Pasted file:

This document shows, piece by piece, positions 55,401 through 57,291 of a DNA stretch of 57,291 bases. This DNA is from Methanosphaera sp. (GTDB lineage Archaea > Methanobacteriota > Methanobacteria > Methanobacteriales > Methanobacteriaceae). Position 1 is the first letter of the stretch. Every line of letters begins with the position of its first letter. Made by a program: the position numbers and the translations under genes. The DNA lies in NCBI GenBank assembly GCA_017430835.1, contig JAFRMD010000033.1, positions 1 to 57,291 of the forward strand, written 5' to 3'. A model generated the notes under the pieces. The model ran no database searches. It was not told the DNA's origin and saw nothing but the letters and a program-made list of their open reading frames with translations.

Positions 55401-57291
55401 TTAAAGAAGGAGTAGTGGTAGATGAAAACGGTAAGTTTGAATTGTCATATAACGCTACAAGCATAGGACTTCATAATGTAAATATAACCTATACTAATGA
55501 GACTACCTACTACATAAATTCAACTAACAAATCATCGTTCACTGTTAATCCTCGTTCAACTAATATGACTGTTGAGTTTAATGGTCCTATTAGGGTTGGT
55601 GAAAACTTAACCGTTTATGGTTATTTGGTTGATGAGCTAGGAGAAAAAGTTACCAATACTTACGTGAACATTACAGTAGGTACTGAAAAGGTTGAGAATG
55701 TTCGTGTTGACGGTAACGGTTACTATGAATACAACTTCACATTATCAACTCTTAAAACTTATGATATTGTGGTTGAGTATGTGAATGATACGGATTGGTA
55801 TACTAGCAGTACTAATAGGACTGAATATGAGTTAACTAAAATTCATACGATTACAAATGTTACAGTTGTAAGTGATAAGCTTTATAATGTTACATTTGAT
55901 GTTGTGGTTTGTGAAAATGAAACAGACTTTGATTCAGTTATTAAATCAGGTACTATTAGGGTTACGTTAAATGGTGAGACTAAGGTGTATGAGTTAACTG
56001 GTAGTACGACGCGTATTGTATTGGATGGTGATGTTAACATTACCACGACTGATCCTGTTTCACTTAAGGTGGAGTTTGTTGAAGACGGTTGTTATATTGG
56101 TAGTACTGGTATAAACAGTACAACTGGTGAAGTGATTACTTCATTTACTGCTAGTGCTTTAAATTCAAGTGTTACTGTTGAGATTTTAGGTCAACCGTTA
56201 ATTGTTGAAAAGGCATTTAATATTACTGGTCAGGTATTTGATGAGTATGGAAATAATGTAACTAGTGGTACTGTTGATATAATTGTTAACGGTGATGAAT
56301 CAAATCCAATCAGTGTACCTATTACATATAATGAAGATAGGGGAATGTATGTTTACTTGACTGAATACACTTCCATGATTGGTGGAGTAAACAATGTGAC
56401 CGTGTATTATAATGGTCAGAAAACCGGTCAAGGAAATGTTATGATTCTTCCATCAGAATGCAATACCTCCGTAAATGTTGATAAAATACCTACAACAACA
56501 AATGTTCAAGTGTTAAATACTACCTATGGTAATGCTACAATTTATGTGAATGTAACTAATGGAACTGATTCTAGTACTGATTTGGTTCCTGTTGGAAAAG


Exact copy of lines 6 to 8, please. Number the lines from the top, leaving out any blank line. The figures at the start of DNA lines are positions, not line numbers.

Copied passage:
55701 TTCGTGTTGACGGTAACGGTTACTATGAATACAACTTCACATTATCAACTCTTAAAACTTATGATATTGTGGTTGAGTATGTGAATGATACGGATTGGTA
55801 TACTAGCAGTACTAATAGGACTGAATATGAGTTAACTAAAATTCATACGATTACAAATGTTACAGTTGTAAGTGATAAGCTTTATAATGTTACATTTGAT
55901 GTTGTGGTTTGTGAAAATGAAACAGACTTTGATTCAGTTATTAAATCAGGTACTATTAGGGTTACGTTAAATGGTGAGACTAAGGTGTATGAGTTAACTG